Julia Child melded TV and food 50 or so years ago. Now with scads of celebrity chefs, cooking shows, and networks devoted to it, cuisine is even more popular. National Geographic Channel's six-hour miniseries salutes its history, science and culture. Each episode tackles a central theme: revolutionaries, meat, sugar, seafood, junk food, and grains -- with stories and reflections by a smorgasbord of chefs, authors, scientists, etc. Interviewees include Padma Lakshmi, Nigella Lawson, Simon Majumdar, Rachael Ray, Marcus Samuelsson, Anna Boiardi and Graham Elliot.
The third installment from executive producers Tom Hanks, Gary Goetzman and Mark Herzog, following in the footsteps of critically-acclaimed series "The Sixties" and "The Seventies," tackles 10 years shaped by exceptionalism and excess. Like its predecessors, "The Eighties" intersperses rare archival newsreel footage, interviews, and comments by historians, journalists, politicians, celebrities and others, painting a perspective-rich picture of a vibrant decade. Episodes examine the age of Reagan, the AIDS crisis, the end of the Cold War, Wall Street corruption, the evolving TV and music scene, and everything in between.
A look back at a memorable decade; the historical moments and trends that shaped the world.
Executive-produced by Tom Hanks, Gary Goetzman and Mark Herzog, CNN's eight-part documentary picks up where the network's critically acclaimed and highly-rated series "The Sixties" ended. Episodes examine the people, events and cultural touchstones that defined the '70s, delving into everything from the impact of the Vietnam War to the unprecedented scandal of Watergate. Also covered are the Iran Hostage Crisis, the sexual revolution, the Munich Olympics massacre, and the kidnapping of Patty Hearst. The documentary combines archival newsreel footage, personal movies, interviews, and comments by historians, journalists, politicians, celebrities and others, bringing new perspectives about a consequential decade.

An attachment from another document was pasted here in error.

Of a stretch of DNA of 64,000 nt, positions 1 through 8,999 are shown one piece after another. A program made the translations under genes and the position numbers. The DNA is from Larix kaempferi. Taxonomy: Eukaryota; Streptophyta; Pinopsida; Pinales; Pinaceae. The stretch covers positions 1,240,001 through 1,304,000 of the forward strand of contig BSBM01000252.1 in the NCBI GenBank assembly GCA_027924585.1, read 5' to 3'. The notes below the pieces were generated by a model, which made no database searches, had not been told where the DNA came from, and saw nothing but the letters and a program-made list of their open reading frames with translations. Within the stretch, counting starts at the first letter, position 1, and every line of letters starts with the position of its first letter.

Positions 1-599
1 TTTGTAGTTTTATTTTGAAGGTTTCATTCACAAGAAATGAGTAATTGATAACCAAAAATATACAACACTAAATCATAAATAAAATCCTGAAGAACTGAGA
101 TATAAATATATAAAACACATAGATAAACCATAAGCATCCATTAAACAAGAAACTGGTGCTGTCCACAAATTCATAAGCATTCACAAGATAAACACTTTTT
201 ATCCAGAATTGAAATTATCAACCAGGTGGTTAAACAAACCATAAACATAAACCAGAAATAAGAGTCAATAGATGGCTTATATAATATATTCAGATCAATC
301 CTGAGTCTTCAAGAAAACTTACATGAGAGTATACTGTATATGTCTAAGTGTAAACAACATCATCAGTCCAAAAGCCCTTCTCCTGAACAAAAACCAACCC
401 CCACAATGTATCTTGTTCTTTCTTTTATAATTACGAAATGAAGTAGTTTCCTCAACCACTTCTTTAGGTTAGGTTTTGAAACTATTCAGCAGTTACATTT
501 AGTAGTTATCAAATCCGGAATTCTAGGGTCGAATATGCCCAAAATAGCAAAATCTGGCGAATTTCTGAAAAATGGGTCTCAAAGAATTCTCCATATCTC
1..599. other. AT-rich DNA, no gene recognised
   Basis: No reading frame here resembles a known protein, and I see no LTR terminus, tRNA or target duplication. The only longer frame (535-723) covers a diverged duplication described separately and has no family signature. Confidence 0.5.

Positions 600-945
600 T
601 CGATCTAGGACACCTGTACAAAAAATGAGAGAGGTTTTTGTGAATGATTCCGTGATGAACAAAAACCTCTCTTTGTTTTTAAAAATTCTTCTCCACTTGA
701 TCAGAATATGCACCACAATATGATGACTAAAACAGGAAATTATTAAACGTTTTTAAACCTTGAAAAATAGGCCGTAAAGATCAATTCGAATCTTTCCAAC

From the producers of the multiple-award-winning miniseries "The Men Who Built America," National Geographic Channel chronicles competitions in innovation that pit history's brightest minds in the race to lay claim to the future. For them, the greatest challenge wasn't beating the odds -- it was beating their adversaries. From Steve Jobs vs. Bill Gates to William Hurst vs. Joseph Pulitzer, each hourlong episode focuses on a specific rivalry, delving into fierce power struggles, deceit, fluke timing and raw ambition out of which great ideas turned into reality. The conflicts play out through re-enactments that feature interviews with modern-day visionaries like Bill Nye, Steve Wozniak, Jack Welch, Steve Wynn and Michio Kaku.
With the Vietnam War, the British Invasion, Woodstock, the Civil Rights Movement, and JFK's assassination, the 1960s represent, perhaps, the most consequential decade in U.S. history. It was a period of monumental social and political change, altering virtually every aspect of American life for future generations. "The Sixties," a 10-episode documentary executive-produced by Tom Hanks, Gary Goetzman and Mark Herzog, explores the people, events and discoveries that defined how citizens came to think about their government, their place in the world, and themselves. It combines archival newsreel footage, personal movies, interviews, and comments by historians, journalists, politicians, celebrities and others, bringing new perspectives about a landmark decade.